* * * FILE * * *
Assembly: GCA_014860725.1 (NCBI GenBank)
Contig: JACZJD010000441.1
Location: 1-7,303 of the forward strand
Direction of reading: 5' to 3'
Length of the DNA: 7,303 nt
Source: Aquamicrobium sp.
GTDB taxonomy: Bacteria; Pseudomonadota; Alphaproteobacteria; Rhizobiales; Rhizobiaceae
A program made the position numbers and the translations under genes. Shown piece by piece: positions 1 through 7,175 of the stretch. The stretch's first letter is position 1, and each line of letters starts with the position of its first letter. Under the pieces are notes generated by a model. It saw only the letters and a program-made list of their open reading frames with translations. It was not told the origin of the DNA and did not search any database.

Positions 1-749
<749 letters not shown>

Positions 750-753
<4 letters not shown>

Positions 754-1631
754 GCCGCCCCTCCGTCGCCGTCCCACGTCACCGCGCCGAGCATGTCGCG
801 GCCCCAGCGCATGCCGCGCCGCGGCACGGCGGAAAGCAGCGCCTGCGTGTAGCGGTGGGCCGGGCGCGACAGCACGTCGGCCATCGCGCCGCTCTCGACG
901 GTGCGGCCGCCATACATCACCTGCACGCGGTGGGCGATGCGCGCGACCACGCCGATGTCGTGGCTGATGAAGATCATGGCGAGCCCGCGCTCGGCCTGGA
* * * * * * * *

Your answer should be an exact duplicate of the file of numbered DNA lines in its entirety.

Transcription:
Assembly: GCA_014860725.1 (NCBI GenBank)
Contig: JACZJD010000441.1
Location: 1-7,303 of the forward strand
Direction of reading: 5' to 3'
Length of the DNA: 7,303 nt
Source: Aquamicrobium sp.
GTDB taxonomy: Bacteria; Pseudomonadota; Alphaproteobacteria; Rhizobiales; Rhizobiaceae
A program made the position numbers and the translations under genes. Shown piece by piece: positions 1 through 7,175 of the stretch. The stretch's first letter is position 1, and each line of letters starts with the position of its first letter. Under the pieces are notes generated by a model. It saw only the letters and a program-made list of their open reading frames with translations. It was not told the origin of the DNA and did not search any database.

Positions 1-749
<749 letters not shown>

Positions 750-753
<4 letters not shown>

Positions 754-1631
754 GCCGCCCCTCCGTCGCCGTCCCACGTCACCGCGCCGAGCATGTCGCG
801 GCCCCAGCGCATGCCGCGCCGCGGCACGGCGGAAAGCAGCGCCTGCGTGTAGCGGTGGGCCGGGCGCGACAGCACGTCGGCCATCGCGCCGCTCTCGACG
901 GTGCGGCCGCCATACATCACCTGCACGCGGTGGGCGATGCGCGCGACCACGCCGATGTCGTGGCTGATGAAGATCATGGCGAGCCCGCGCTCGGCCTGGA